Saturn's moon Titan has many of the components for life without liquid water. But the orange hydrocarbon haze that shrouds the planet's largest moon could be creating the molecules that make up DNA without the help of water – an ingredient widely thought to be necessary for the molecules' formation according to a recent study.
As Paul Davies, a leading authority in astrobiology, director of BEYOND: Center for Fundamental Concepts in Science and co-director of the ASU Cosmology Initiative, says: "To the best of our knowledge, the original chemicals chosen by known life on Earth do not constitute a unique set; other choices could have been made, and maybe were made if life started elsewhere many times."
The findings also suggest that billions of years ago Earth's upper atmosphere – not just the so-called primordial soup on the surface – may have been the sources for these "prebiotic" molecules, amino acids and the so-called nucleotide bases that make up DNA.
"We're really starting to get a sense for what kind of chemistry an atmosphere is capable of" performing, says Sarah Hörst, a graduate student in planetary science at the University of Arizona, who led the research effort.
NASA's Cassini spacecraft, which has detected large molecules at altitudes of some 600 miles above Titan's surface. But the molecules are so far unidentified because of limitations to the craft's instruments. The Cassini research team replicated Titan's atmosphere in a large chamber at the temperatures present in the moon's upper atmosphere. To play the role of the sun's ultraviolet light hitting Titan's atmosphere, they used radio energy at a power level comparable to a modestly bright light bulb. The UV light is critical because it breaks up molecules such as molecular nitrogen or carbon monoxide in Titan's atmosphere, leaving the individual atoms to choose up different partners, forming new molecules.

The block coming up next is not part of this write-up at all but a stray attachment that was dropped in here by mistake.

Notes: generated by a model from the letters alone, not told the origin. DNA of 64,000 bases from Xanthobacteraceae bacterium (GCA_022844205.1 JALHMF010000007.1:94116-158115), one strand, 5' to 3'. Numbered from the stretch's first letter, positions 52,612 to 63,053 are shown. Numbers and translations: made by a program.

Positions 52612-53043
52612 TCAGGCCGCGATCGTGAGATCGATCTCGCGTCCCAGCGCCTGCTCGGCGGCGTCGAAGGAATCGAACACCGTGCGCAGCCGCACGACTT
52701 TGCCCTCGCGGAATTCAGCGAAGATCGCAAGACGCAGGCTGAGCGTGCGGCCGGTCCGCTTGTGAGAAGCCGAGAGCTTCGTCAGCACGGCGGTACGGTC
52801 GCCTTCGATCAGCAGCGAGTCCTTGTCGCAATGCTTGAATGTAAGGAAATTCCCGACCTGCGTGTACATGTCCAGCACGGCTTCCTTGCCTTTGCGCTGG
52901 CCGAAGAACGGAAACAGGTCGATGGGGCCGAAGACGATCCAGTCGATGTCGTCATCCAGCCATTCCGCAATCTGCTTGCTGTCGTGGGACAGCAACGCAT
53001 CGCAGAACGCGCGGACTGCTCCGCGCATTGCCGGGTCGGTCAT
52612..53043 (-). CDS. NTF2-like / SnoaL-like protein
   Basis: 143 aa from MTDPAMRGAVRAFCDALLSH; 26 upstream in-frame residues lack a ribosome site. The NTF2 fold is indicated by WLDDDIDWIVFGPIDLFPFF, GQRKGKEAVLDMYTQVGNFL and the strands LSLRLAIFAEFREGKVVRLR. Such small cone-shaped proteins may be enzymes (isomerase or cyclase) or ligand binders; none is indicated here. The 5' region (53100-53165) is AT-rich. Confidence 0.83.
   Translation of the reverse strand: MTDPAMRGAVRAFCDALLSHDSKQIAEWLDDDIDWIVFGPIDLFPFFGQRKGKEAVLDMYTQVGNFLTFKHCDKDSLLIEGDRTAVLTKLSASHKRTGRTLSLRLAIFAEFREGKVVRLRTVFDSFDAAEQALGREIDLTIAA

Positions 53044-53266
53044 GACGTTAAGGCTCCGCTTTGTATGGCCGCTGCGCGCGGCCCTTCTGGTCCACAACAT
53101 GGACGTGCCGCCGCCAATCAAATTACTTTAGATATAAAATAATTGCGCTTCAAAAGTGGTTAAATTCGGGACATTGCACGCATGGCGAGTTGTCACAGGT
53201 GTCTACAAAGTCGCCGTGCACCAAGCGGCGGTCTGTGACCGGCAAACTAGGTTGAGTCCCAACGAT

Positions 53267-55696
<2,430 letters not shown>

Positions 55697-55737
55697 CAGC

The experiment yielded tiny aerosol particles. The team ran the particles through a sensitive mass spectrometer, which showed the chemical formulas for the molecules that made up the aerosols.Hörst then ran the formulas past a roster of molecules biologically important for life on Earth. She got 18 hits, including the four nucleotides whose combinations form an organism's genetic information encoded in DNA. It appears to be less important that water is present to form these molecules than it is for some form of oxygen to be present in the mix of ingredients, she concluded.
On Earth, oxygen early in the planet's pre-life history would come in the form of carbon dioxide and carbon monoxide from volcanic activity, as well as from water released by volcanism and through meteor and comet impacts. On Titan, the oxygen appears to be coming from Enceladus, an ice-bound moon of Saturn in its own right because of icy geysers spewing into space from near its south pole. Some researchers think the geysers hint at a possible global subsurface sea and a potential habitat for life.
Last year, researchers showed how water molecules ejected as part of Enceladus's geysers can be carried great distances through the Saturn system, with some oxygen-bearing molecules finding their way to Titan.
The Daily Galaxy via NASA and csmonitor.com